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"She was criticized by her fellow lawyers not because she was not _, but because she so _ prepared her cases that she failed to bring the expected number to trial.
A well versed ... knowledgeably
B well trained ... enthusiastically
C congenial … rapidly
D hardworking ... minutely
E astute ... efficiently"

The answer is D. I don't get why she still failed to bring the expected number to trail, even though she minutely prepared the cases.

And what is "expected number"?
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Comments  
There must be some kind of logical quota of cases that go to trial.
Thank you, Pieanne. But I need more details. ..
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Perhaps you could try posting in Legal English, Jeff.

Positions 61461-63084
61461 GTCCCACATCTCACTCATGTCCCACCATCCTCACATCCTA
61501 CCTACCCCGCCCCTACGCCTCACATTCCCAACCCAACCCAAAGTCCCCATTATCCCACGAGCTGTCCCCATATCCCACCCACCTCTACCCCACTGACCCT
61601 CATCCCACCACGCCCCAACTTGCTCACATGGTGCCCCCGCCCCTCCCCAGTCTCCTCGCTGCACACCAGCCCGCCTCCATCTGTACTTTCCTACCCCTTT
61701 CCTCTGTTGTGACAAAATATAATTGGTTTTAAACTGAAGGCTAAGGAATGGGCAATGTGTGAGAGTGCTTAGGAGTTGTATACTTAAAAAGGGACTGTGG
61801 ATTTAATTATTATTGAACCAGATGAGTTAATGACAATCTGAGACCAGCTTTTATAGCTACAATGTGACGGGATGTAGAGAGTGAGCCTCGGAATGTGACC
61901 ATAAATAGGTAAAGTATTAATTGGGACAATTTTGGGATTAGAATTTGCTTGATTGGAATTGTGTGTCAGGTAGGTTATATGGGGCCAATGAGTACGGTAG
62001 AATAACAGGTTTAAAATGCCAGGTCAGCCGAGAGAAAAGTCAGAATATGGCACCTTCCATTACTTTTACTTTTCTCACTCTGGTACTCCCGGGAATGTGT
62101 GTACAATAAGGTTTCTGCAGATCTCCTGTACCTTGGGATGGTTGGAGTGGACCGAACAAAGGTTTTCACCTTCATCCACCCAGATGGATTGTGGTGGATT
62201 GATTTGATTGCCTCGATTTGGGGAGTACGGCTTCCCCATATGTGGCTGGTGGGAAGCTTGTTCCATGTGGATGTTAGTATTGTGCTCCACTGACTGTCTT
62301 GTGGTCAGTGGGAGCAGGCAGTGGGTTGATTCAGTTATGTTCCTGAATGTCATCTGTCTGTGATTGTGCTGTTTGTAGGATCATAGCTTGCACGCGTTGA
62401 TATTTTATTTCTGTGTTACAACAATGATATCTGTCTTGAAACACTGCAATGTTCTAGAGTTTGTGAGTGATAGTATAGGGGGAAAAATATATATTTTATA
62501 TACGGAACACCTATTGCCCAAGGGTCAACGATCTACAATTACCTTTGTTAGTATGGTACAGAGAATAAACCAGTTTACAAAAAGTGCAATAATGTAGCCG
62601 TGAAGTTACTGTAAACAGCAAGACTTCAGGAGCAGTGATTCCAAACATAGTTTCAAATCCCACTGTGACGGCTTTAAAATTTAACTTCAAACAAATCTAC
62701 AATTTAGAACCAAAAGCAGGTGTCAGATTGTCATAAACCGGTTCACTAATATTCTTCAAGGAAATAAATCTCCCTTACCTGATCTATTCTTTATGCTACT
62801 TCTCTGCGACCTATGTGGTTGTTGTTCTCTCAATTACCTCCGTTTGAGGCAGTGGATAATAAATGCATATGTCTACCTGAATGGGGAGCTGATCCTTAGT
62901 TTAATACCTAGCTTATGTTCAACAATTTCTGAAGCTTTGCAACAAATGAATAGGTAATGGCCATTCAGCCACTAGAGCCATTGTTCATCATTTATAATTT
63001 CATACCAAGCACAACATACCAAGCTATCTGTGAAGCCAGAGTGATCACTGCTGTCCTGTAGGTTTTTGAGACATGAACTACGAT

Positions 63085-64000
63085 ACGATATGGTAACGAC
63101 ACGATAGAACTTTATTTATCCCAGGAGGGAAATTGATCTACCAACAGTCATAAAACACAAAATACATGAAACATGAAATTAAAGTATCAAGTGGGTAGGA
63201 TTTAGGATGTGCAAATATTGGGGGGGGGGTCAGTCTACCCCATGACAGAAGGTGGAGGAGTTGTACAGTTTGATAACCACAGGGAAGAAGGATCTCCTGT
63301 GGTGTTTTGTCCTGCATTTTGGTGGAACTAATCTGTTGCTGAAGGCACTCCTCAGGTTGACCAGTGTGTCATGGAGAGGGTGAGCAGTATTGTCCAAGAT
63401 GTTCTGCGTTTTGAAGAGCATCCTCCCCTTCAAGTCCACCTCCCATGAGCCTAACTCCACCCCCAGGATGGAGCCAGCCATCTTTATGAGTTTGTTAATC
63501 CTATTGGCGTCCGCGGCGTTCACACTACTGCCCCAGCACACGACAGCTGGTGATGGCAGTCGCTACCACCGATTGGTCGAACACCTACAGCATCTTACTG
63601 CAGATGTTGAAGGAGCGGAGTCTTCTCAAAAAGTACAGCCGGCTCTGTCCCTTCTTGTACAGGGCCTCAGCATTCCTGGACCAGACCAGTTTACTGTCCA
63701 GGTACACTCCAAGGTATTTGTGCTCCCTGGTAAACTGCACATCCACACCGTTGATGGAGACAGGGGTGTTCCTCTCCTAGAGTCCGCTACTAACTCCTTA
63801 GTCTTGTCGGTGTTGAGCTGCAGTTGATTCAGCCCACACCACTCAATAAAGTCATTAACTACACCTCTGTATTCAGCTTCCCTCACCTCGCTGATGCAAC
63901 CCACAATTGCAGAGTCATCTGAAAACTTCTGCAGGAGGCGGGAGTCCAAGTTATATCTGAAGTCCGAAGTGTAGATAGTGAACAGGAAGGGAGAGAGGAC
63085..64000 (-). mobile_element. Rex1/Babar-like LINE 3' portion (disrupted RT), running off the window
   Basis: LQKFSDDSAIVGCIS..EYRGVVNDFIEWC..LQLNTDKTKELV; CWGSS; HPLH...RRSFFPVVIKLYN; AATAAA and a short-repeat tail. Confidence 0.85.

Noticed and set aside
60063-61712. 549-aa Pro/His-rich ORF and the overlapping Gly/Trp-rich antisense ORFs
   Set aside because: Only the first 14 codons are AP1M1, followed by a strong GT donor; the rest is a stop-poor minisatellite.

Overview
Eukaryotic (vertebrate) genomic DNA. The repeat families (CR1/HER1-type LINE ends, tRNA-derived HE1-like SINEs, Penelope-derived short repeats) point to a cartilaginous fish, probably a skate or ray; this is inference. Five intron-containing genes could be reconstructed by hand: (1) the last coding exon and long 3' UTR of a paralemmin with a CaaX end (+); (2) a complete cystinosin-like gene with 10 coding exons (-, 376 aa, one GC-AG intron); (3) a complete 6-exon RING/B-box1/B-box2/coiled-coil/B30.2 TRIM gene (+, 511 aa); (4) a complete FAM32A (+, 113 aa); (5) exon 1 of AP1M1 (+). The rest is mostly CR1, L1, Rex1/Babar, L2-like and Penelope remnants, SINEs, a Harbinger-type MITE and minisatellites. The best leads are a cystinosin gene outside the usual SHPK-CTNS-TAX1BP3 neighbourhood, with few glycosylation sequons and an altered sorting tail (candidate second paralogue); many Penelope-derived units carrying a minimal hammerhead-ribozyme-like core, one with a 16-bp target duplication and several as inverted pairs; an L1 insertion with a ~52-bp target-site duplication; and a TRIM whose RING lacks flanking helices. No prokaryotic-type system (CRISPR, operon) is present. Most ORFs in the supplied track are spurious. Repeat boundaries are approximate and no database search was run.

I think the implication is that she spent so much time on each case that she didn't handle as many cases as she should.

Perhaps you could try posting in Legal English, Jeff.


Thank you, Abbie. But I think it tests us logical skill more than legal English.
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I think the implication is that she spent so much time on each case that she didn't handle as many cases as she should.


Thank you, Khoff. But what "the expected number" means here?
Hello Jeff

Isn't it "the expected number of cases"? It means the number of cases that she was expected to bring to trial, I suppose.

paco
D hardworking ... minutely

The answer is D. I don't get why she still failed to bring the expected number to trail, even though she minutely prepared the cases.

And what is "expected number"?

=

The implication is that she was too detailed in her preparations, she engaged in overkill. By worrying about miniscule details, 'she' didn't have enough time to carry out her expected workload, the number of cases that she was expected to bring to trial.
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